TRMA Tech Feature of the Month
October 2005

Ash Ejectors

The Olympic-class ships consumed, on average, 650 tons of coal each day. Even with the most efficient firing possible, a great deal of ash resulted - over 100 tons a day. Since the stoking floors were several decks below the waterline, an efficient means had to be employed for disposing of such large quantities of ash.

The device employed was the See's Ash Ejector. There were two in each large boiler room (2 through 6), recessed into the coal bunkers at various locations. To dispose of the ash raked from the furnace, a trimmer would fill a barrow and wheel it over to the nearest ash ejector, which consisted of a large grating over a hopper that was slightly above the level of the stokehold floor. The ashes were discharged by shoveling them into the hopper, where they then were drawn down by the rush of air to a water jet which was being discharged through a long inclined pipe, at a pressure of about 150 lb., being maintained by a large duplex feed pump. The water jet carried the ashes up the inclined pipe till, at the upper bend they were deflected and discharged well clear of the ship's side above the water line.


The contemporary drawing below left shows an ash ejector in use, although it illustrates a different type than used on the Olympic and Titanic. The one shown is similar to that used on vessels such as the Britannic and Aquitania, which ejected the ashes straight down under the hull rather than out to the side of the ship. The principle is the same, however. The plan detail below right shows the location of the ash ejectors in one of Titanic's boiler rooms. The next figure illustrates a section of one of Olympic and Titanic's boiler rooms with the See's ash ejector in view.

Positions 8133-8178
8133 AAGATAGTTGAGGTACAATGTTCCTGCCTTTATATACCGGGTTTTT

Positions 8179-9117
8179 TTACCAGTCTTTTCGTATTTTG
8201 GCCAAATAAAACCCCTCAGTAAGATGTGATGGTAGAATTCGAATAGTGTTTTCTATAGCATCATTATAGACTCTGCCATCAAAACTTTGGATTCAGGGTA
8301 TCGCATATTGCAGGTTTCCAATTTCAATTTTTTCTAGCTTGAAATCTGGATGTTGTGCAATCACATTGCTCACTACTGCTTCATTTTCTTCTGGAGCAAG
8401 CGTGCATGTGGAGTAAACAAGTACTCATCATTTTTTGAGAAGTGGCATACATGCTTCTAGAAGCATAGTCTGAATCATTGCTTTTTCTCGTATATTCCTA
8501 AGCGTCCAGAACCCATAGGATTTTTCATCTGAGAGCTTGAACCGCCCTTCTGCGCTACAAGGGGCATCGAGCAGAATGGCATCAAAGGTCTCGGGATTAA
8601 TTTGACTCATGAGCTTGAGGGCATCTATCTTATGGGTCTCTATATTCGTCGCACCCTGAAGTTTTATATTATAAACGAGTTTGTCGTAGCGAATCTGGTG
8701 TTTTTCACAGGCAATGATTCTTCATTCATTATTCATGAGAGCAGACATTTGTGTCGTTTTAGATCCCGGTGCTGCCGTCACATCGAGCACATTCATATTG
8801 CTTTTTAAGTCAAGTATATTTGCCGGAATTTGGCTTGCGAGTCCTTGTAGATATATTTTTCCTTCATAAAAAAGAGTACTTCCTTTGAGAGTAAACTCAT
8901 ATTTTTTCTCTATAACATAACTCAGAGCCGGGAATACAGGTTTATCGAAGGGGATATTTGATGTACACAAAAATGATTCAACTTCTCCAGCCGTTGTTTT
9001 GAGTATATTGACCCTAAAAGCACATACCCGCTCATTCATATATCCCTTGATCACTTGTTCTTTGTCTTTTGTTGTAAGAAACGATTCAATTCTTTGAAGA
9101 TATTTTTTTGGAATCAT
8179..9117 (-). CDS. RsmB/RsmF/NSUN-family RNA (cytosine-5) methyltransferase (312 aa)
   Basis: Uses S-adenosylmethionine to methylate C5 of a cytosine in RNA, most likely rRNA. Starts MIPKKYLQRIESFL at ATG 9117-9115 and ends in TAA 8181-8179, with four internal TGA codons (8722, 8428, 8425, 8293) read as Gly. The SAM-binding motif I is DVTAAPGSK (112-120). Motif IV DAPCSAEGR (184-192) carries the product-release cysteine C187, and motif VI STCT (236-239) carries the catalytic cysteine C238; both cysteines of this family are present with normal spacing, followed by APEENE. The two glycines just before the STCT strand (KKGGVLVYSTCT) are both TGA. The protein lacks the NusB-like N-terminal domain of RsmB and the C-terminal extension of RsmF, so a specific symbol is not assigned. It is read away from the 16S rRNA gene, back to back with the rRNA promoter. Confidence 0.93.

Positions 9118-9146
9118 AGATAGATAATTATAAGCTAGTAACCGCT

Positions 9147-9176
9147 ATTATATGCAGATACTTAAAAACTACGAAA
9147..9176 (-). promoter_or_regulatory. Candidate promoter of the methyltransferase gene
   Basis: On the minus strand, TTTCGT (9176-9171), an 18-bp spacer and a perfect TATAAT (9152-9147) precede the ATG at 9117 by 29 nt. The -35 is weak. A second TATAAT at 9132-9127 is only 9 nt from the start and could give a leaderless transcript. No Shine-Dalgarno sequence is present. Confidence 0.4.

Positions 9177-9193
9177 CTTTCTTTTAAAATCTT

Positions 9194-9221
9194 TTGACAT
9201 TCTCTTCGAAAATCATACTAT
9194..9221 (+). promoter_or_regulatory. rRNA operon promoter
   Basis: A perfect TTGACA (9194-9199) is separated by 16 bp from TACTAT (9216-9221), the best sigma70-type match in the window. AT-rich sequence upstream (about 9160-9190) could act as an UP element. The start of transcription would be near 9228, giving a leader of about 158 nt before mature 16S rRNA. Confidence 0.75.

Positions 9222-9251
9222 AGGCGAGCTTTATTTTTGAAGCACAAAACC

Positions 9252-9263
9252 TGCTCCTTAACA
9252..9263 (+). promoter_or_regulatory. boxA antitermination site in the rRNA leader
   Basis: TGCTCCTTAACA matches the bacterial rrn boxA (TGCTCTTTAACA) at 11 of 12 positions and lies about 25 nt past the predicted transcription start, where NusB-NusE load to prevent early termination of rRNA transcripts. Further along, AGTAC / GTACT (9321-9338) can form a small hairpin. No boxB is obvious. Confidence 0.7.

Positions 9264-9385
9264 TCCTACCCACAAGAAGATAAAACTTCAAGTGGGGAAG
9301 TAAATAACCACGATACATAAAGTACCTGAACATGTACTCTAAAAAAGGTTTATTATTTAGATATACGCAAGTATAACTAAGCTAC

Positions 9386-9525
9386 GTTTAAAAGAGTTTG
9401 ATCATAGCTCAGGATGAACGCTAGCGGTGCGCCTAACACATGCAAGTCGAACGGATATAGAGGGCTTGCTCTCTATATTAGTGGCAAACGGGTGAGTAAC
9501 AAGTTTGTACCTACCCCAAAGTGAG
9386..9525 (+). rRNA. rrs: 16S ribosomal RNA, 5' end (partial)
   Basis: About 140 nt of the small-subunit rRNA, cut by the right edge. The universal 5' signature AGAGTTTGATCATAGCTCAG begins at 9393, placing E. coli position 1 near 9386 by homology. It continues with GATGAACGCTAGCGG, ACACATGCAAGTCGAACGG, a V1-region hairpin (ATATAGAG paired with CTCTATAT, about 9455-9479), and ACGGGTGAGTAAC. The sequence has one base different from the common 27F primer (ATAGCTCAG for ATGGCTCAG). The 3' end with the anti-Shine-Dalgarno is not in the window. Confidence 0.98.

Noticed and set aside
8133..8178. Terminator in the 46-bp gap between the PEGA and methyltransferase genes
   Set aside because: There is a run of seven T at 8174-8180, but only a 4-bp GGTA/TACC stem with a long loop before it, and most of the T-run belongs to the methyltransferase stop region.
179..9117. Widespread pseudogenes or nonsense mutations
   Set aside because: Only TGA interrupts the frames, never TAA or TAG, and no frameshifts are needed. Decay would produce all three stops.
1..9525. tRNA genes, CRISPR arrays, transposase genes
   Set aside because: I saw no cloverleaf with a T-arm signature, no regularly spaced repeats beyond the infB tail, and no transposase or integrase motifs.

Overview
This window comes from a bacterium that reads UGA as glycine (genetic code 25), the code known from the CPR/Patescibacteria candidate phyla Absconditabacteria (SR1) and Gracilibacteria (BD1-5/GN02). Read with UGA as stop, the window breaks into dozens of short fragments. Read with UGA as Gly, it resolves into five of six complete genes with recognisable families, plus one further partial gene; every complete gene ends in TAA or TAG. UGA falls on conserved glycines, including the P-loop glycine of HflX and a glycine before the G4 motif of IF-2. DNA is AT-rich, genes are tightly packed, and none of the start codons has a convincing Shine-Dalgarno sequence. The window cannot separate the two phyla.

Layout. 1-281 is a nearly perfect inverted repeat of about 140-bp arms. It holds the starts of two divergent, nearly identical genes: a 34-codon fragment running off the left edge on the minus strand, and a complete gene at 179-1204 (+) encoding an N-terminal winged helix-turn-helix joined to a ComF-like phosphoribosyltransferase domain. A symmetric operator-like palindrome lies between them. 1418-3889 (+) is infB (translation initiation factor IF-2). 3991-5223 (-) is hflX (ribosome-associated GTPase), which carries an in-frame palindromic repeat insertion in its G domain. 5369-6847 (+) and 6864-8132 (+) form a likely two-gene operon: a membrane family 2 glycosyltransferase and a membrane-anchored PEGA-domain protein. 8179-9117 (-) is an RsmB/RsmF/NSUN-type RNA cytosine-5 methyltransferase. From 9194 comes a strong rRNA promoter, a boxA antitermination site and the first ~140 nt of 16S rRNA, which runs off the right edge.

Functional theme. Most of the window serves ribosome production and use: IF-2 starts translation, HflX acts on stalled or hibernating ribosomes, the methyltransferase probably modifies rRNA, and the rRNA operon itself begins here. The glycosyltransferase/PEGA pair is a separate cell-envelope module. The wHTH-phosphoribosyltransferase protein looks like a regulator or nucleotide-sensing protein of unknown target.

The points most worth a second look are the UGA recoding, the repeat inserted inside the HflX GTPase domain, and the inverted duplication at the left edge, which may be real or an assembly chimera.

While in pilotage waters, the ash ejectors could not be used as per regulation. Among other issues cited by the authorities at the time, the ashes were ejected some 20-30 feet from the side of the ship, and would surly inundate passing craft or the wharf with filth if the ejectors were used. When in port, the number one boiler room was used for powering the auxiliaries, and was subsequently not fitted with ash ejectors. For port use, four Railton, Campbell & Crawford ash hoists were employed. At each ash hoist, the ash was shoveled into canvas bags, and mechanically hoisted through a shaft to a room called the Ash Place on E-Deck for later disposal.

 Details from General Arrangement plans courtesy Bruce Beveridge.  Copyright 2004 Bruce Beveridge. 
 A full set of these plans is available for purchase - click here.
 

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